Wynn expects Cotai Strip resort to be ‘irresistible to our guests’
A 9.8 percent increase in revenue from Macau helped offset an 8.1 percent decline in Las Vegas, causing Wynn Resorts Ltd. to report lower profits in the first quarter of 2012.
Maybe that’s why CEO Steve Wynn chose to whet the appetites of analysts with a few new details about his planned new resort on Macau’s Cotai Strip during this afternoon’s conference call on earnings.
Wynn reported net income of $198.4 million — $140.6 million attributable to Wynn assets — $1.23 a share, on revenue of $1.31 billion for the quarter that ended March 31. That compared with net income of $226.3 million, $173.8 million attributable to Wynn assets, $1.39 a share, on revenue of $1.26 billion a year earlier.
Results missed the average of 22 analysts’ expectations by 2 cents a share.
While Wynn didn’t give details about construction costs on the 2,000-room property that he’s called the single most important project in his company’s history, he said his six years of experience in the Asia market and being able to see what competitors have built in the market would enable him to offer an experience the Chinese have never seen before. Financing, he said, would be up to 30 percent equity.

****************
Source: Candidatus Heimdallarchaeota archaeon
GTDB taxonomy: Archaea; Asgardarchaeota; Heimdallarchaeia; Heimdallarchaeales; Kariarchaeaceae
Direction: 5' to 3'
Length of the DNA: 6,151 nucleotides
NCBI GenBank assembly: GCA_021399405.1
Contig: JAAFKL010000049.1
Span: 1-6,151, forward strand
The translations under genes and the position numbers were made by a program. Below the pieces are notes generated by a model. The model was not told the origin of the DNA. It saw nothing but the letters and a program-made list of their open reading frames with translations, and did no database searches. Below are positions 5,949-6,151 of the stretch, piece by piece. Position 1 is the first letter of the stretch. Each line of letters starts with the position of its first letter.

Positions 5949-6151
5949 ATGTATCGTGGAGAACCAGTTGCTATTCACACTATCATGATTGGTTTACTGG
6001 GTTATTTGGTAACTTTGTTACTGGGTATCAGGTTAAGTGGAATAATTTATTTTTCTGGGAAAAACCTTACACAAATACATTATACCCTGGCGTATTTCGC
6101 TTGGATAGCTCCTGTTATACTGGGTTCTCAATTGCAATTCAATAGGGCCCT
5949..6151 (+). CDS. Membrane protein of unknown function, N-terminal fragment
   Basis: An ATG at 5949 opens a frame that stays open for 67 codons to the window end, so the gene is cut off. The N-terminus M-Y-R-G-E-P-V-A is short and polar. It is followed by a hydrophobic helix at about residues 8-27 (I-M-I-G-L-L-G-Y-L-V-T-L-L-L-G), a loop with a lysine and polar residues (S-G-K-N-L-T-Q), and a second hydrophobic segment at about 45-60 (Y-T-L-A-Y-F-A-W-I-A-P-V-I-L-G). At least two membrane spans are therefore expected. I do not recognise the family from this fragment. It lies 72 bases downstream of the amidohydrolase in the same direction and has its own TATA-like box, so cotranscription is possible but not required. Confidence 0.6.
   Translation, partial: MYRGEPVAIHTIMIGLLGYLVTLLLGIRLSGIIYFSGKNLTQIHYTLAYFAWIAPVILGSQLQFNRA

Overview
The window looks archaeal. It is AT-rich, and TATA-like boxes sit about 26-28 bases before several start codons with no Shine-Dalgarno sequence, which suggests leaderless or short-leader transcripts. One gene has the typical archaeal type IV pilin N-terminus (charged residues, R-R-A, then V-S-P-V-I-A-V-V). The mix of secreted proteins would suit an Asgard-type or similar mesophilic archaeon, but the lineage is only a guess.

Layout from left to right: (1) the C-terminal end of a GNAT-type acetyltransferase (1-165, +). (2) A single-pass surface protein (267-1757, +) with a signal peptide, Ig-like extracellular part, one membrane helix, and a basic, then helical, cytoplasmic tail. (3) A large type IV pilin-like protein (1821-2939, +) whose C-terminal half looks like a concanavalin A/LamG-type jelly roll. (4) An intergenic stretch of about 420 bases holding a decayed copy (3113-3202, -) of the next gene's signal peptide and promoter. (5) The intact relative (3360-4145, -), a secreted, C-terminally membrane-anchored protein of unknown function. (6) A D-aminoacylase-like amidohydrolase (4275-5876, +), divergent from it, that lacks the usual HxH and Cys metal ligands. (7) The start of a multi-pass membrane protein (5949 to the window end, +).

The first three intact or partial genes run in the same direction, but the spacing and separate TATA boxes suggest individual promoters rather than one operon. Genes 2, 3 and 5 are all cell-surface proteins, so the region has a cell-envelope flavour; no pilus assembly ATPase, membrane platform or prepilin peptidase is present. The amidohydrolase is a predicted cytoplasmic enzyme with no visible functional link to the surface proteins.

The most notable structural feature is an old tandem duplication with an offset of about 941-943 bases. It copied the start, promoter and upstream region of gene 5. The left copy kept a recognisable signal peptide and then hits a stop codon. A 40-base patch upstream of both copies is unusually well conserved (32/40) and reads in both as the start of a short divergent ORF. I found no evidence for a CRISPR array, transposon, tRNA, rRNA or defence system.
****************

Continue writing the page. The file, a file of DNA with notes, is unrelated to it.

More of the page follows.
Wynn received official word last Wednesday that he had received a concession contract for 25 years and the right to renew it for additional successive periods.
“We’re looking to build something that will be irresistible to our guests,” Wynn said in the conference call. “That’s an expensive assignment to take. We’re looking to take it to another level and to make it delicious.”
Wynn said he was withholding details about property design now to keep them away from such competitors as MGM Resorts International and Stanley Ho’s family’s SJM Holdings.
“I’d really love to see them tip their hands first,” Wynn said.
He said he expects to be able to offer more details at the second-quarter earnings conference call in July.
Company officials attributed revenue declines in Las Vegas to lower table games hold.
Average daily room rates in Macau rose 5.4 percent and occupancy was up 2.7 percentage points to 91.3 percent. In Las Vegas, room rates were up 6.4 percent to $255, but occupancy fell 8.2 percentage points to 79.3 percent.
Wynn said occupancy dropped dramatically because the company stood firm on increasing room rates, demanding a higher-spending customer.
“We’re not set up to have people who go to McDonald’s,” Wynn said.
While Wynn is clearly energized to go to work on his Cotai property — he spent several minutes explaining how one of the biggest challenges of the building will be to develop a firm foundation on the reclaimed land — much of the buildup has been overshadowed by his legal fight with former partner Kazuo Okada.
Wynn said at the beginning of the conference call that there were no new developments in his dealings with Okada, but when asked what would happen next, he offered some opinions about the case.
“There’s nothing we can do about frivolous lawsuits,” Wynn said of Okada’s countersuit against him.
“I can just say that his actions gave our board no choice,” he said. “The legal advice we received was tantamount to telling us we had no choice (but to remove him from the board.) What happens next? Your guess is as good as mine.”